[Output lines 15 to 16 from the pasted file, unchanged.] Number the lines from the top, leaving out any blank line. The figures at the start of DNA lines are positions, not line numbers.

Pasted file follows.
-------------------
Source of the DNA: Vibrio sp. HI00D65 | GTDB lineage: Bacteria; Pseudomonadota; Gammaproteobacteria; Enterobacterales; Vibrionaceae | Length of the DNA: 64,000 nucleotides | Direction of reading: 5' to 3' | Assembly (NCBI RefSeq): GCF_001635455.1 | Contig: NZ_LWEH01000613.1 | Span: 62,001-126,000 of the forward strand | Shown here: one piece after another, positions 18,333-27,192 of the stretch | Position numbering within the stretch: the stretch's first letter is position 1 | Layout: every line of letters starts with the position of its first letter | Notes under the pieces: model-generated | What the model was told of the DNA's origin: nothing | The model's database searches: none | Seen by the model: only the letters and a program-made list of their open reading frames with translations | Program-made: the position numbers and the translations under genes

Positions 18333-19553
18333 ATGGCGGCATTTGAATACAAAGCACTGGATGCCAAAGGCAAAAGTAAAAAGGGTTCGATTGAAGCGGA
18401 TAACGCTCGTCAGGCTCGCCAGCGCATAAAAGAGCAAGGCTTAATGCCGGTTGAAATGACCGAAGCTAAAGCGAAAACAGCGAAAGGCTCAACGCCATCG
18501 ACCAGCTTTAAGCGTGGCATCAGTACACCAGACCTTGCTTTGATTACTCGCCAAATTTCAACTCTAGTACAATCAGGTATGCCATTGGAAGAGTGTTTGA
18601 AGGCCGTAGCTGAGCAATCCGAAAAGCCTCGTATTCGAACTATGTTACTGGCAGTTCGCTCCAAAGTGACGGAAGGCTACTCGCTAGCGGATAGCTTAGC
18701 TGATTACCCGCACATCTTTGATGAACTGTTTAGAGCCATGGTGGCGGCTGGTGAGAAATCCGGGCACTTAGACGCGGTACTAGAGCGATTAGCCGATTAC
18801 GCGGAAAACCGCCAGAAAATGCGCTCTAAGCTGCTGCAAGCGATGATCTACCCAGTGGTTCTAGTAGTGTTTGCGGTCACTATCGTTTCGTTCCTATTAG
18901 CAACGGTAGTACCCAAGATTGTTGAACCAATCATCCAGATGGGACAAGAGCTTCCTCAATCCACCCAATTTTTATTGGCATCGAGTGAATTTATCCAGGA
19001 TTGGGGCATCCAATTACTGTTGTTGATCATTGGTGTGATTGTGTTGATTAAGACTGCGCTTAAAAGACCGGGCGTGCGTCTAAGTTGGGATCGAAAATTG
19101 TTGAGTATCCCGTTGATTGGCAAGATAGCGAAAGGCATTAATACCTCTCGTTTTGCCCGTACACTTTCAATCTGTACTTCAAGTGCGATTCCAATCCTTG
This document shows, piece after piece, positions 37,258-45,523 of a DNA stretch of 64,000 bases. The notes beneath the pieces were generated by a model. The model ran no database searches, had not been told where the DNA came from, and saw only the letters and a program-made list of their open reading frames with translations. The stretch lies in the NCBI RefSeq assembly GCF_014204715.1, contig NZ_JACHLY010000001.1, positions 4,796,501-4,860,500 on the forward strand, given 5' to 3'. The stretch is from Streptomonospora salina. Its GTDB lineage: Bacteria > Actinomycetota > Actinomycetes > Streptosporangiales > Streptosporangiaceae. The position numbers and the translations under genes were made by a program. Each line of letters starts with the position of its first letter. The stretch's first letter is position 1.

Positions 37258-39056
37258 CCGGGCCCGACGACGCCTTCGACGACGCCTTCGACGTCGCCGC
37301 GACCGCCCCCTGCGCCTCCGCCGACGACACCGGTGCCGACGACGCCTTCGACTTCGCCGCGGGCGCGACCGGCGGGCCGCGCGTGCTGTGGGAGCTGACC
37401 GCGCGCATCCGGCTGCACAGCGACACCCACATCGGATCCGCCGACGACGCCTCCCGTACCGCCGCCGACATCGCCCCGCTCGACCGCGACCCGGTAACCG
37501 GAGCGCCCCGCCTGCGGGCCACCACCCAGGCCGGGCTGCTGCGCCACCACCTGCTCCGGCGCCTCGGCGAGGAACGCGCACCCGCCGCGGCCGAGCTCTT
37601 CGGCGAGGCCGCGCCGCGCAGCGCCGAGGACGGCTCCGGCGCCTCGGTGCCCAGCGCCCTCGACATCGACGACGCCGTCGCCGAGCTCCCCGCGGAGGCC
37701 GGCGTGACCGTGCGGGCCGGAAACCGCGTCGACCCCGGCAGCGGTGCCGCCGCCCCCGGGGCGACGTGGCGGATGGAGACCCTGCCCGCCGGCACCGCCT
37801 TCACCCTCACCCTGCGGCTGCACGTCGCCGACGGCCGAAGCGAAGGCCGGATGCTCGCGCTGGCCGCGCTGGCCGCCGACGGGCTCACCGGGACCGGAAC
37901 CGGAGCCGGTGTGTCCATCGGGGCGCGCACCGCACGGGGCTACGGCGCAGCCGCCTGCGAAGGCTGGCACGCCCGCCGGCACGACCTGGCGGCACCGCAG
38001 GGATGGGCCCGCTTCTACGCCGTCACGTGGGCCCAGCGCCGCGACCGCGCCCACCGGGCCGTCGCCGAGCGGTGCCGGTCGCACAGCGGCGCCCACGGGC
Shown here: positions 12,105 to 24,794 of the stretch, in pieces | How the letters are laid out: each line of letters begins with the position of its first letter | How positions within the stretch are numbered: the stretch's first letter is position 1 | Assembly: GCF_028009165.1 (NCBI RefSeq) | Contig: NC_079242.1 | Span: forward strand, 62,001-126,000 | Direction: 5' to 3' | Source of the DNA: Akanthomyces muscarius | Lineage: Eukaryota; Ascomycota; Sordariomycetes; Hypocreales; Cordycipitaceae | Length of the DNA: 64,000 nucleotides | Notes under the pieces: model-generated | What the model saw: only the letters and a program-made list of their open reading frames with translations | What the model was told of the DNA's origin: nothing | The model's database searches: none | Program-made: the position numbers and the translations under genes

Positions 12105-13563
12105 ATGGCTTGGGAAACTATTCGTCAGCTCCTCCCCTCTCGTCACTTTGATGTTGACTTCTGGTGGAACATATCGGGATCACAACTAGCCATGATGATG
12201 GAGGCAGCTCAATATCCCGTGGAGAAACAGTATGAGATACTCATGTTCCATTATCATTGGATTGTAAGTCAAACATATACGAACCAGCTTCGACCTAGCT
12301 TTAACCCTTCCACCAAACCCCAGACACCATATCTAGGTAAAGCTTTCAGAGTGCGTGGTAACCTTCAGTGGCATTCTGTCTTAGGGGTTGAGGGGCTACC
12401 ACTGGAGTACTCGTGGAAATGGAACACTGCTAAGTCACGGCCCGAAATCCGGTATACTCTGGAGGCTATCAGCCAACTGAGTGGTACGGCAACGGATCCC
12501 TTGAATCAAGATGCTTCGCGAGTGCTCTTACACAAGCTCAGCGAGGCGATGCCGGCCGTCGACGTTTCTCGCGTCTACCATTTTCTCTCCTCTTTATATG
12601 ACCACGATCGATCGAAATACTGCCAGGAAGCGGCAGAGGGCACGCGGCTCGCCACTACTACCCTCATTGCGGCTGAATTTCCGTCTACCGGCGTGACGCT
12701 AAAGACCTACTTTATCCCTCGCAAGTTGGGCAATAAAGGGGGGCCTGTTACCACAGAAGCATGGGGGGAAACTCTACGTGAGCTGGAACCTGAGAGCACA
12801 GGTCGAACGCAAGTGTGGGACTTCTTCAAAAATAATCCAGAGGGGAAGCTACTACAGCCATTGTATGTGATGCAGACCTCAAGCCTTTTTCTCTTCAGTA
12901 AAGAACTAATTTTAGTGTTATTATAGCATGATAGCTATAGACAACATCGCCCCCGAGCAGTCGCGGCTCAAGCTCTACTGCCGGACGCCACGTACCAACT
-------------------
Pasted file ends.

37301 GACCGCCCCCTGCGCCTCCGCCGACGACACCGGTGCCGACGACGCCTTCGACTTCGCCGCGGGCGCGACCGGCGGGCCGCGCGTGCTGTGGGAGCTGACC
37401 GCGCGCATCCGGCTGCACAGCGACACCCACATCGGATCCGCCGACGACGCCTCCCGTACCGCCGCCGACATCGCCCCGCTCGACCGCGACCCGGTAACCG